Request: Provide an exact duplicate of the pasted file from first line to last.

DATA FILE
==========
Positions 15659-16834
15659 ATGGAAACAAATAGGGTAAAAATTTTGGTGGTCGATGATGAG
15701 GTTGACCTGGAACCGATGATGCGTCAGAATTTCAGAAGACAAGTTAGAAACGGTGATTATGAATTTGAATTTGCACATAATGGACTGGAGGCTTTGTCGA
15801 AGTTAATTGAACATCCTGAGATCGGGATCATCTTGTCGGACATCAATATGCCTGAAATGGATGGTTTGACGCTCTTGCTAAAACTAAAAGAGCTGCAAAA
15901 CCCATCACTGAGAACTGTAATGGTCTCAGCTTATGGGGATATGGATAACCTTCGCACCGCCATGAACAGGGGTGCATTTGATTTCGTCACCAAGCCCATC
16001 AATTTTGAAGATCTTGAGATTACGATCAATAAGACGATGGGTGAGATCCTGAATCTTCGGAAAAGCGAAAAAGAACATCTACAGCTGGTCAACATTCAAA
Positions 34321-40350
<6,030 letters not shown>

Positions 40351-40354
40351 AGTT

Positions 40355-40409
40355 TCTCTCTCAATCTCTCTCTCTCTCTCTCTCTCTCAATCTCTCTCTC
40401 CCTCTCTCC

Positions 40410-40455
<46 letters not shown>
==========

Positions 15659-16834
15659 ATGGAAACAAATAGGGTAAAAATTTTGGTGGTCGATGATGAG
15701 GTTGACCTGGAACCGATGATGCGTCAGAATTTCAGAAGACAAGTTAGAAACGGTGATTATGAATTTGAATTTGCACATAATGGACTGGAGGCTTTGTCGA
15801 AGTTAATTGAACATCCTGAGATCGGGATCATCTTGTCGGACATCAATATGCCTGAAATGGATGGTTTGACGCTCTTGCTAAAACTAAAAGAGCTGCAAAA
15901 CCCATCACTGAGAACTGTAATGGTCTCAGCTTATGGGGATATGGATAACCTTCGCACCGCCATGAACAGGGGTGCATTTGATTTCGTCACCAAGCCCATC
16001 AATTTTGAAGATCTTGAGATTACGATCAATAAGACGATGGGTGAGATCCTGAATCTTCGGAAAAGCGAAAAAGAACATCTACAGCTGGTCAACATTCAAA
Positions 34321-40350
<6,030 letters not shown>

Positions 40351-40354
40351 AGTT

Positions 40355-40409
40355 TCTCTCTCAATCTCTCTCTCTCTCTCTCTCTCTCAATCTCTCTCTC
40401 CCTCTCTCC

Positions 40410-40455
<46 letters not shown>